DSTVER = jtest
   */

Retrieving Data on Supported Signaling Protocols

You can retrieve protocol data for the current provisioning session. To do this, log in to the active Cisco MGC, start an MML session, and enter the following command:

prov-rtrv:variants 

Adding Components

The range of the SipToIsupRatio and IsupToSipRatio property values is 1 - 4 and the default value of each property is 0.

When the two property values are 0, no mapping is required, and the existing mechanism is applied.

The mapping for each direction is independent of mapping for the other. When either property value is set to 0, there is no mapping for the corresponding direction.

When both property values are not 0, the mapping mechanism is applied two both directions.

When you are mapping from SIP-to-ISUP or from SIP-to-EISUP, the Hop Counter value is derived from Max-Forwards ³ SipToIsupRatio; it is then decremented by 1 before being sent out to the ISUP or EISUP trunk group(s).

When you are mapping from ISUP-to-SIP or EISUP-to-SIP, the Max-Forwards value is derived from IsupToSipRatio x Hop Counter; and then decremented by 1 before being sent to the SIP outgoing trunk group(s).

When you are mapping from SIP or Generic Transparency Descriptor (GTD) to ISUP, the Hop Counter value in GTD takes precedence over the SIP Max-Forwards value when the Hop Counter is present; the Max-Forwards value is used to derive the ISUP Hop Counter.

When the derived Max-Forwards or Hop Counter value is not integer, rounding is applied. Values from 0.5 through 0.9 are rounded up to 1, and values from 0.4 through 0.1 are rounded down to 0.

When decrementing the derived value of Max-Forwards or Hop Counter by 1 results in 0, the call is released.

For a call between ISUP or EISUP and SIP, this feature adds the Hop Counter field in the Initial Address Message (IAM) and the Max-Forwards field in the INVITE request message mapping function between the two fields into the MGC. For a SIP-to-ISUP call, in the incoming side, the SIP OCC first checks the received Max-Forwards value, rounds it up or down, and then stores the result value. In the outgoing side, the ISUP TCC retrieves the Max-Forwards value and decreases it by 1. If the result is greater than 0, the call continues. However, if the result value is less than 0, the call is released.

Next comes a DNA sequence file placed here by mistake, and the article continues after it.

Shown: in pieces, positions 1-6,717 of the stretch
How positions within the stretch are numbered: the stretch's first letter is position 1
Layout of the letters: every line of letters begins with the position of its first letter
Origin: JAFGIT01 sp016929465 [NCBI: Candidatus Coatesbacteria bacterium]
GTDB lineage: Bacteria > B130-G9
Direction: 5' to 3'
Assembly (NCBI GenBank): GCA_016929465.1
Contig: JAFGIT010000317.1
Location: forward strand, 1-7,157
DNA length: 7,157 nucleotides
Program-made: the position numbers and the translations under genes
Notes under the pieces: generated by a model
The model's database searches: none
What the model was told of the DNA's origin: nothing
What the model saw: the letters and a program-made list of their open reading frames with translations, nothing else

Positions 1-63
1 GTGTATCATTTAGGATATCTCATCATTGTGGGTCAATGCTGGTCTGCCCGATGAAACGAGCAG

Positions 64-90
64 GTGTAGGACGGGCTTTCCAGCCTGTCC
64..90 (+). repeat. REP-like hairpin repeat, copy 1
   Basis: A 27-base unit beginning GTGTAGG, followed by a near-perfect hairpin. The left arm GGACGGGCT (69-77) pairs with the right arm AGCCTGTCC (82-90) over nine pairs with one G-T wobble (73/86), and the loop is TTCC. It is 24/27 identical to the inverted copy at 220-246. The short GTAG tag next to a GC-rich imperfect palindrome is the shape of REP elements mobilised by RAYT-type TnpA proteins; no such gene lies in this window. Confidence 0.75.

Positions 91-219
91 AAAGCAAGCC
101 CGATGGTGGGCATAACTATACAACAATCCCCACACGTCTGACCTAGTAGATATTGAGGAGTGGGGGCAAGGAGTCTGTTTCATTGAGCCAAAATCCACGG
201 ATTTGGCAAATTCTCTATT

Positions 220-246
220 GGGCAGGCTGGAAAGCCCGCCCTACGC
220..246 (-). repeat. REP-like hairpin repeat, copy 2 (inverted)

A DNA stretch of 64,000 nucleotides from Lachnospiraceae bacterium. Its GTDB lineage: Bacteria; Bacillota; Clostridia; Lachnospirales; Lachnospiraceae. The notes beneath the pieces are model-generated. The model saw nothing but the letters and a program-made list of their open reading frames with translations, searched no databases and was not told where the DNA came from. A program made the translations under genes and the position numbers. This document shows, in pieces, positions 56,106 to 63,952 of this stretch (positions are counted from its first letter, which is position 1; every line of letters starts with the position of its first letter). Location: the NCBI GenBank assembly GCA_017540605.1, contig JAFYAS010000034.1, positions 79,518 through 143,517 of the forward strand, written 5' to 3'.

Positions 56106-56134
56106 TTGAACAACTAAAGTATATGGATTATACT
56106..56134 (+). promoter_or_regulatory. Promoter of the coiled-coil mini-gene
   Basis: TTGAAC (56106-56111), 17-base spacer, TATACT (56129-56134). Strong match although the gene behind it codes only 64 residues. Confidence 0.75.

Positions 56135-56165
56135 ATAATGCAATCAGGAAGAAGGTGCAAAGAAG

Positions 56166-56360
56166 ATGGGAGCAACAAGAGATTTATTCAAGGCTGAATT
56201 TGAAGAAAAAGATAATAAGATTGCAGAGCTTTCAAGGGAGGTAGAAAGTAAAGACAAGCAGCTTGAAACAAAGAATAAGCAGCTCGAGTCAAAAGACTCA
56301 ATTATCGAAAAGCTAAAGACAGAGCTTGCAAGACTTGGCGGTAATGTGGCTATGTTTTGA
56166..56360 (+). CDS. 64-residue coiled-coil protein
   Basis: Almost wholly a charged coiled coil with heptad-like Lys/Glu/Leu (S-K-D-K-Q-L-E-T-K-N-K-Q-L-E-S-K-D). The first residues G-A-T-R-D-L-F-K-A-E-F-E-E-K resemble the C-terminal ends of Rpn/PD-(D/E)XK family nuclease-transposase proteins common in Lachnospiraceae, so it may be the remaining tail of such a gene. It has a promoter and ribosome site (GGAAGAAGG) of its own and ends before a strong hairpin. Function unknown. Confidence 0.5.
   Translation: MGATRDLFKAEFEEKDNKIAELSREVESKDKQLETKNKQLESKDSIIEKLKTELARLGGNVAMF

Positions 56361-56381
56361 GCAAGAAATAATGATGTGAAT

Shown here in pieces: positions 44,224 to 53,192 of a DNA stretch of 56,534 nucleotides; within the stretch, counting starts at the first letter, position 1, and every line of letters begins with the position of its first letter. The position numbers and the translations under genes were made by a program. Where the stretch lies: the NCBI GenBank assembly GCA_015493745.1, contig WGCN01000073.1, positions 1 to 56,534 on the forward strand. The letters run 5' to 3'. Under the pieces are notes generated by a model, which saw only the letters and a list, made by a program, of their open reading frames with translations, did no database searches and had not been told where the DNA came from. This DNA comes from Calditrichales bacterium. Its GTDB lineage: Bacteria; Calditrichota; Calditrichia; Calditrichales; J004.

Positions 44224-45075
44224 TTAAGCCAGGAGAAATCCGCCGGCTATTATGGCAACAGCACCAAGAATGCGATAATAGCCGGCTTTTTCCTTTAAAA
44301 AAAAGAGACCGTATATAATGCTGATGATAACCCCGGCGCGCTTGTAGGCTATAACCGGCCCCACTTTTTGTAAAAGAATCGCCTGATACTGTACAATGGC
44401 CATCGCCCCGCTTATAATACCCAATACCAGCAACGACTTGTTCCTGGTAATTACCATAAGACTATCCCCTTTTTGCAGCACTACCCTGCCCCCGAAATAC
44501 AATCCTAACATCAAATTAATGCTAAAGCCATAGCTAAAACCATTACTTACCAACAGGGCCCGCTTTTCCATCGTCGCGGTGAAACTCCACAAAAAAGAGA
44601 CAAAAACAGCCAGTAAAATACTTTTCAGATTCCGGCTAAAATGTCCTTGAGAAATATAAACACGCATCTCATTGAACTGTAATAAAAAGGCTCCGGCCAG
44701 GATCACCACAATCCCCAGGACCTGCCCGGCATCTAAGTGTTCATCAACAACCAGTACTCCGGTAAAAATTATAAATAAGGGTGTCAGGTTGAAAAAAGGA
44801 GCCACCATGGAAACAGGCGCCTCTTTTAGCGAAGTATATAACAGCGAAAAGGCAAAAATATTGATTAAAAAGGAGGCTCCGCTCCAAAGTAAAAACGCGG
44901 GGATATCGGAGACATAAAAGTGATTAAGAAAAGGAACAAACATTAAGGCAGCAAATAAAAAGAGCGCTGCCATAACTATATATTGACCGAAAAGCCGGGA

For an ISUP-to-SIP call, in the incoming side, the ISUP OCC first checks the received Hop Counter field in the IAM and stores that value in the outgoing side. The SIP TCC retrieves the value, rounds the value up or down, then decreases the result value by 1. If the final result is greater than 0, that value is assigned to Max-Forwards and the call continues. However, if the result value is less than 0, the call is released.

This feature is applicable to ANSI ISUP and ITU ISUP (Q.761), but it is not applicable to ITU ISUP (Q.767) because the Hop Counter field does not exist in any messages that comply with Q.767.

The following sections show examples of mapping from SIP to ISUP or EISUP.

Mapping from SIP to ISUP or EISUP

The SIP originating Max-Forwards value = 50

The SipToIsupRatio property value = 3

The resulting Hop Counter value = 50 ³ 3 = 17 - 1 = 16


Note For 50 ³ 3 = 16.67. the quotient remainder of 0.67 is rounded up to 1, therefore, 17 - 1 is the derived Hop Counter value.


Mapping from ISUP or EISUP to SIP

The ISUP originating Hop Counter Value = 22

The IsupToSipRatio property value = 2

The resulting Max-Forwards value = 22 x 2 - 1 = 43

Calls released when resulting mapping of either value is 0

The SIP originating Max-Forwards value = 5

The SipToIsupRatio property value = 4

The resulting Hop Counter value = 1 (the actual quotient was 0.25, which is rounded down to 0) - 1 = 0

Mapping SIP or GTD to ISUP when GTD Hop Counter is Present

The SIP originating Max-Forwards value = 50

The GTD Hop Counter value = 5

The resulting ISUP Hop Counter value = 4 (GTD Hop Counter decremented by 1)

Mapping SIP or GTD to ISUP when GTD Hop Counter is Absent

The SIP originating Max-Forwards value = 50

The SipToIsupRatio property value = 3

The resulting Hop Counter value = 50 ³ 3 = 17 - 1 = 16 (the actual quotient was 16.67, which is rounded up to 17)

Adding Properties

This section contains the procedures that you perform to add the SipToIsupRatio and IsupToSipRatio properties to your Cisco MGC provisioning data.

Adding the SIP to ISUP Ratio

Adding the ISUP to SIP Ratio

Adding the SIP to ISUP Ratio

To add the SIP to ISUP ratio property in your provisioning data, perform the following steps:


Step 1 Start a provisioning session, as described in the "Starting a Provisioning Session" section.